Michael Rice (2004: 13) stressed the chaotic nature of the study of dyslexia and how the difficulties involved are not purely academic but also political and emotionally charged. I am dyslexic and therefore the existence of dyslexia is accepted in this paper without equivocation. However, the nature of its existence will be questioned, as the paper proposes an alternative and post‐modern definition of dyslexia based on an understanding of western ideological constructs. This paper examines the Greco‐Roman historical origins of Western attitudes toward literacy and how these attitudes have distorted definitions of dyslexia. Rather than viewing it as a purely psychological phenomenon, I suggest that dyslexia is a vital conceptual tool with which to question the cultural misconceptions about literacy. Have we in effect focussed on finding the ‘causes’ of dyslexia, and therefore a ‘cure’? Should we be challenging the problems and prejudices that originate in western attitudes towards illiteracy? The cultural preconceptions surrounding literacy and the ideological primacy of the written word have meant that teaching and educational traditions on the whole have remained unchallenged. The emphasis remains to ‘cure’ or adapt rather than accept.The paper will also seek to clarify the ethical issues that arise from this discussion. There has been a failure fully and frankly to address the ethical ramifications: we need to recognise that they have caused the political and emotive situation Rice has outlined. If these issues can be recognised and addressed perhaps we can begin to find a way out of the chaos.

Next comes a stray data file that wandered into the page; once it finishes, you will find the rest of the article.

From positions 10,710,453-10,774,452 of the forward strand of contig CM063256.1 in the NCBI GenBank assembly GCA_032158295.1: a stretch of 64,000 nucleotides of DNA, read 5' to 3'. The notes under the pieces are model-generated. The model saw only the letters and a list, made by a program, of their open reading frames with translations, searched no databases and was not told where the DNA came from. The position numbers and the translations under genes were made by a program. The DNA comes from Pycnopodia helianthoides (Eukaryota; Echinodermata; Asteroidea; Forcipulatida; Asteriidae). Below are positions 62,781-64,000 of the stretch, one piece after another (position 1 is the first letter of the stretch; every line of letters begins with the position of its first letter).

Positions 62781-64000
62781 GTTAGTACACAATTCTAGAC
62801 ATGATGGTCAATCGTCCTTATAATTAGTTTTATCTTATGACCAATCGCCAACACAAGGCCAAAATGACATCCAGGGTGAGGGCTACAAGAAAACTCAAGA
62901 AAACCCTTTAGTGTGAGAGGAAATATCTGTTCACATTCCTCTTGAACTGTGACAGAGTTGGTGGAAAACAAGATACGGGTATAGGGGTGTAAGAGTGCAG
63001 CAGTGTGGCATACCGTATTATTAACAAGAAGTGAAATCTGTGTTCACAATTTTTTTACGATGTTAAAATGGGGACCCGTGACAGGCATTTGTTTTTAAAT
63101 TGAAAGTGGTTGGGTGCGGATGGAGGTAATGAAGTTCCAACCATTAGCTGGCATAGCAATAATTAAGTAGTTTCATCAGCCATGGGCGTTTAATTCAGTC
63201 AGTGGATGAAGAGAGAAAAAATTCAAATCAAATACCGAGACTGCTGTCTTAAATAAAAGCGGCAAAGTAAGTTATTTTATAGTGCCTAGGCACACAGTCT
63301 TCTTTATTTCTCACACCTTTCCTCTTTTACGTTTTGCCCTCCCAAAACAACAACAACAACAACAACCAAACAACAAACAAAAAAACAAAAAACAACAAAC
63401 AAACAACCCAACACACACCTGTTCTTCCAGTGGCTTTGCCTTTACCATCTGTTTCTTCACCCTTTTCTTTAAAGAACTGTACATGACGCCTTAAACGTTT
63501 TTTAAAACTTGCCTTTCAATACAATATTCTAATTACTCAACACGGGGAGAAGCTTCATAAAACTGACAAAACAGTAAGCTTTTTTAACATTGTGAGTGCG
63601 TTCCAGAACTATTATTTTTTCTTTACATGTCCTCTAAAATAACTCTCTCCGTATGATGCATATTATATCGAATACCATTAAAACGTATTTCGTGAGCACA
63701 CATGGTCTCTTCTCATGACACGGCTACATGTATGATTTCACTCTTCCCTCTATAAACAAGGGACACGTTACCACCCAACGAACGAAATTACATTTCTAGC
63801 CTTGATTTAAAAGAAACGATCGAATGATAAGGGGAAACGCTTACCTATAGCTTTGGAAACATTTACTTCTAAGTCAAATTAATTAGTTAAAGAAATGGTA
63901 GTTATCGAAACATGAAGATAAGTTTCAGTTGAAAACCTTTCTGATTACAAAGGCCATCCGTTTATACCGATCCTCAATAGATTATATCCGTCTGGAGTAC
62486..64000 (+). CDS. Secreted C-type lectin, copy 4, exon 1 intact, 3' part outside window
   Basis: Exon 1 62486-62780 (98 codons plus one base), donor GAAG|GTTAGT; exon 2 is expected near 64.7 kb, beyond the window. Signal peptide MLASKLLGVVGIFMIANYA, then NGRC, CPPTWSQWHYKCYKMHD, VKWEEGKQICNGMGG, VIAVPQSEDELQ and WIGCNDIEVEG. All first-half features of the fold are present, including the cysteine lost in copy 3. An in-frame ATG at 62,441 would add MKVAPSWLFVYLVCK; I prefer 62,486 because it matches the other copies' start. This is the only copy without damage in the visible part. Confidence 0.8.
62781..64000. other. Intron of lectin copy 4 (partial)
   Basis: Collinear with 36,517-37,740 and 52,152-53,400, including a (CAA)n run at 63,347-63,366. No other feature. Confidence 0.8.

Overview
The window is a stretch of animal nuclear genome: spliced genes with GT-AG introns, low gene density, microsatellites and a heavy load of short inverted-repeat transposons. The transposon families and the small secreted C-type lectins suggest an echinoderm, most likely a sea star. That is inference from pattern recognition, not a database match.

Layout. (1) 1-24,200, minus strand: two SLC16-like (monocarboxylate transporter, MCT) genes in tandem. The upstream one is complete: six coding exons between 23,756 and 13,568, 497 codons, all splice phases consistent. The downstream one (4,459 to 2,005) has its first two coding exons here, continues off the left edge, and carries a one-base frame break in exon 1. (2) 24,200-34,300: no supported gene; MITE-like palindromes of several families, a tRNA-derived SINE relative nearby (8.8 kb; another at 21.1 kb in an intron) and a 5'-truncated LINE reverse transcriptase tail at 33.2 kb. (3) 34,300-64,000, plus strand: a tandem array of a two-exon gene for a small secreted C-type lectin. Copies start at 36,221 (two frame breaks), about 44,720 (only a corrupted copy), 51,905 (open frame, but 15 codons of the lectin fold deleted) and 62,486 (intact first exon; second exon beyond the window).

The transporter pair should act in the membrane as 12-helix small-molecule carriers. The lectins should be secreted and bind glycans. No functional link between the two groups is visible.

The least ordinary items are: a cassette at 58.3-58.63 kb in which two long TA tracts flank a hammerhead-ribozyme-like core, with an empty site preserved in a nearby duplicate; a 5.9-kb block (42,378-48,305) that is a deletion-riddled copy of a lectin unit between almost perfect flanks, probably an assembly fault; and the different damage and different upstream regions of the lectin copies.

|Journal||NEXUS Journal of Learning & Teaching Research|
|Publication status||Published - 2 Dec 2008|